Sunday, May 27, 2007

16 minutes, Refin, What's the Point?

So as many now know, Point2 produced a little Spoof on the 60 minutes about the 6% commission. First off, I hope I’m not commissioned to don lipstick and a wig anymore, but it was a fun day putting it together. So how did it happen? Well, we’ve had a rough wet and cool spring up in Canada. Thursday morning we were having a daily standup meeting with sunny blue skies and warm air in the background. I think we were feeling a little giddy and perhaps feeling less motivation to do real work that morning. Next thing you know, a quick script was slapped together, a wig was purchased and the camera rolling.

Personally, I still have some reservations about it. I don’t know if it was the right thing to do. It was produced in fun and if you really look at it, there are holes in the logic because it is not meant to make sense. Similarly, it does not make sense to produce an editorial about a very large industry, focusing on an involved topic, push an opinion, try to appear objective, but ignore the fundamentals. I disagree with Brad Inman, that the industry had a shot on the CBS show. If I understand the facts correctly, the NAR offered to participate in the program but they did not receive fair representation on air. This common place in media where objectivity is not goal, just the air objectivity is.

I would like to note that neither Point2 nor I have anything against Refin or discount models. I believe in really existing free markets and in perfect competition. Where a discount brokerage can enter the market, compete fairly and win, I’ll be biggest supporter. To be truthful, I really like Glen Kelman and I think he's very smart marketer. The main issue at hand is that Refin is not competing fairly. They are taking advantage of MLS structures and data sharing agreements to undercut brokerages they also want to cooperate with. Let me back up:

MLSs were first formed to facilitate cooperating and compensation between competing brokerages that agreed to pool their resources and provide better exposure for their clients. There is no other industry I can think of where competitors agree to cooperate to such a degree. The offer of compensation makes the cooperation work because the brokerages have similar business models. It has allowed clients to gain maximum exposure by leveraging the collective marketing dollars spent by hundreds or thousands of these cooperating professionals. The Internet added a new dynamic…

At some point, the MLS data became the standard data source for online listing display and IDX (or ILD) agreements became the de facto policy behind data sharing. It’s become problematic to have these managed at the MLS level because it allows companies to take advantage of the spirit cooperation due to global opt in, opt out provisions. Cooperation is possible if companies have similar business models but it does not make sense for a brokerage to cooperate with another company that undermines its business model. Listings are marketing assets in real estate and they are the product of money and time spent on advertising, promotion and networking. It does not make business sense for a brokerage to allow a competing company, that is undercutting commission rates, to use my marketing assets to attract new business for itself.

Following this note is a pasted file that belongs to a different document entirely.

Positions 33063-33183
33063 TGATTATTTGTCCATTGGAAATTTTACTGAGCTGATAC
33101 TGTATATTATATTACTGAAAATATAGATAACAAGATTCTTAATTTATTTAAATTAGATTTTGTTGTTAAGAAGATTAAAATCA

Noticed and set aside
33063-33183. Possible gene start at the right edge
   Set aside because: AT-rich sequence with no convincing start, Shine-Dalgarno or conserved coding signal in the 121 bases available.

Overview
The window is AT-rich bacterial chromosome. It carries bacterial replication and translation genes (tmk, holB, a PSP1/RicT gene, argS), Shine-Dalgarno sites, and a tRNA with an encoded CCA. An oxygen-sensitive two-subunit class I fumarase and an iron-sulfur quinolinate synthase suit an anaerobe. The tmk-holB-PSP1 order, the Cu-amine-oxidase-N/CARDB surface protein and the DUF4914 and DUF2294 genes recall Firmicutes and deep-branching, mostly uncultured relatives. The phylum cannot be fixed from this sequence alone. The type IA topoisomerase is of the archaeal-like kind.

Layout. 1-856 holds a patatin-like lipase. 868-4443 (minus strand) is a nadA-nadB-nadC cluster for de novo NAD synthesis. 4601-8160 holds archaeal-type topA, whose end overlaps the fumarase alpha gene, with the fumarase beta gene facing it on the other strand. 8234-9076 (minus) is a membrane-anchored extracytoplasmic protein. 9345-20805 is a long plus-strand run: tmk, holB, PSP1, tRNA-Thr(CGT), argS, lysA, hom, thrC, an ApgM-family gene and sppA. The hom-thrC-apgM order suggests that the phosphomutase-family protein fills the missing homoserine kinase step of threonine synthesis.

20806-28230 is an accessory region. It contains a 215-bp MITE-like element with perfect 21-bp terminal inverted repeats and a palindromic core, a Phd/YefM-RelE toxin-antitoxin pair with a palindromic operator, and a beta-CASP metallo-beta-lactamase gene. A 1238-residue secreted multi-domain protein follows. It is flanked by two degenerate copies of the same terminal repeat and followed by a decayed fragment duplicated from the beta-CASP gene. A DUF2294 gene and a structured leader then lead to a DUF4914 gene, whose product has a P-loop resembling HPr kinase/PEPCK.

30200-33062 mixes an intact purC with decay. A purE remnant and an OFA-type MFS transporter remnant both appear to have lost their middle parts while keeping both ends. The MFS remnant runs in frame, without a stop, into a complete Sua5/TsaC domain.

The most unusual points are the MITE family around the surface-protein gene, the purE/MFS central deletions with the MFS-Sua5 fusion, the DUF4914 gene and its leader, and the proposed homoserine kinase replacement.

Now as a member of the MLS, I don’t mind if ANY company brings a buyer for one of my listings. I also don’t mind if that any company contributes listings to the collective MLS cooperative effort and offers a co-broke that will cover my full service efforts. What I can’t accept, again, is allowing that company to undercut my rates but expect me to offer up my listing inventory publicly to help them attract clients.

Cooperation in real estate must continue. Real estate is a local business. As a regular homeowner, I can advertise my own home on Craigslist and Google. I might even feel I can show and stage my how better. What I can’t do is leverage the collective advertising dollars of hundreds or thousands of real estate professional and at the same time, gain access to their collective network of buyers.

If the spirit of cooperating is to continue for organized real estate in the Internet era, brokerages will need to be able to make their own peer to peer business decisions on who to cooperate with if discounters continue to unfairly take advantage of the MLS. A peer to peer system will help melt away anti competition rhetoric. It will allow discounters to continue to participate without harassment from traditional companies because those companies will not be forced to publicly share marketing assets and be undercut at the same time.

Brad Inman comments that “if a spoof is the best way to make a case for full service, the industry has a bigger problem”. I certainly hope this video is not perceived as the industry’s response to discount models. But I would add, if the only way to grow a discount business model is to unfairly take advantage of data sharing, they would be well advised to figure out how to both cooperate and compete in an era where brokerage can make peer to peer advertising agreements.


1 comment:

Anonymous said...

I agree with 99% of your post except one. In a sense you can tap into the huge distribution afforded by Craigslist to "gain access to their collective network of buyers". It is a distributed system, not centrally owned or operated. I have extensive research ( on the population and demographic makeup of the potential users of each of the 289 Craigslist websites (the urbanized areas likely served by each one), and you can use that type of data to target specific buyers in different markets.